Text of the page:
Category Archives: Theory and Technique

12.22: Hybrid Outlining and Discovery Writing

Your Hosts: Brandon, Piper, Dan, and Howard

What can discovery writers learn from outlining? What can outliners learn from discovery writing? Is there a balance between the two that can serve as a happy, productive place for writers? (summary of answers: lots, lots, and yes-but-not-all-writers.)

 

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Write a backward story. Begin with the ending, and work your way backward into the story as you write your way forward with the words.

Nothing Left to Lose, by Dan Wells

12.20: Retrofitting Structure into a First Draft

Your Hosts: Brandon, Mary, Mary Anne, and Wesley

We’re speaking again, at least in part, to discovery writers. In this case, we’re talking about how to take a non-outlined work and apply a structure to it in revisions.

Credits: This episode was recorded by Andrew Twiss, and mastered by Alex Jackson.

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Identify the promises you made in the first 10% of your story. Color-code them. Now color code your chapters and/or scenes, mapping them to the promises made early on.

City of Miracles, by Robert Jackson Bennett

12.19: Structure on the Fly

Your Hosts: Brandon, Mary, Dan, and Howard

This episode is for you discovery writers, especially those of you for whom our current season of structure seems to be locking you down, or pointing up methods which you just don’t like to use. We talk about how these methods, these structural principles, these mechanical advantages in the mental toolbox can be applied during the discovery writing process.

 

Credits: this episode was recorded in Cosmere House Studios by Dan Dan the Audioman Thompson, and mastered on the north face of a dormant volcano by Alex Jackson

 

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Write a story in an hour and a half without outlining it. Pick a character, an object, and a genre. The character has problem with the object. Use a timer, and use the yes-but/no-and method as you go.

Hardcore History (podcast), with Dan Carlin (note: this podcast has a rolling paywall. The sooner you subscribe, the more you’ll have access to when you get around to listening.)

12.18: Gendered Dialect, with J.R. Johansson

Your Hosts: Howard, Mary, and Dan, with guest-host Susan Chang, and special guest J.R. Johannsen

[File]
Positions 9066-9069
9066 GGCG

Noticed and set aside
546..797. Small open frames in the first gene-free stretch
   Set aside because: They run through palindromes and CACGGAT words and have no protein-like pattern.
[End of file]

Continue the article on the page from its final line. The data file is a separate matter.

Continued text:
J.R. Johannson joined Howard, Mary, Dan, and guest-host Susan Chang at LTUE 2017 for a discussion of gendered dialect.

We lead with a quick introduction to the Genderlect theory, by Deborah Tannen, which uses a very broad brush to describe key differences between the ways men and women in western societies communicate. We then explore the way some of the individual voices we’re familiar with have been influenced through gender role, cultural socialization, and even neuroatypicality.

Our goal in this discussion is to learn to write dialog which serves our stories and our characters, and  to do so in a way that both leverages and defies the existing stereotypes.

Liner Notes:

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Use the concepts of  gendered dialect to write a scene set among members of a matriarchy.

The Row, by J.R. Johannsen

12.17: Q&A on Style, Diction, and Paragraphing

Your Hosts: Brandon, Piper, Dan, and Howard

We fielded some questions on style, diction, and paragraphing:

  • Is it okay to have pretty prose in a straightforward adventure story?
  • How do author voice and character voice differ?
  • How do you prevent paragraphs from rambling?
  • I feel like my writing is derivative of the writers whose work I read. How can I find or develop my own voice?
  • How much does diction play into genre fiction?
  • Is it okay to write in a natural speaking voice?
  • During which part of the writing process do you pay attention to style?

By Way Of Correction: “Unaccompanied Sonata,” by Orson Scott Card, is the story about anxiety of influence. “Tunesmith,” by Lloyd Biggle Jr., is about music, and even has the name “Bach” in it, but it’s not the story Howard described.

 

 

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Ask your alpha readers for their definition of your voice.

Wayward, Volume 1, by Jim Zub (writer),  Steven Cummings (Illustrator), John Rauch (Illustrator), and Tamra Bonvillain (Illustrator)

12.16: Writing Crime Fiction with Brian Keene

Brian Keene joined Dan and Howard at the World Horror Convention to talk about writing crime fiction, including how he goes about getting readers to feel the things he wants them to feel to drive the story forward.

Liner Notes: The Horror Show with Brian Keene

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Experiment outside of your genre for 30 minutes of writing time each day for a week. Focus on the character. At the end of the week, take the character you’ve created and see if they can be fit into something else you’re working on.

The Complex, by Brian Keene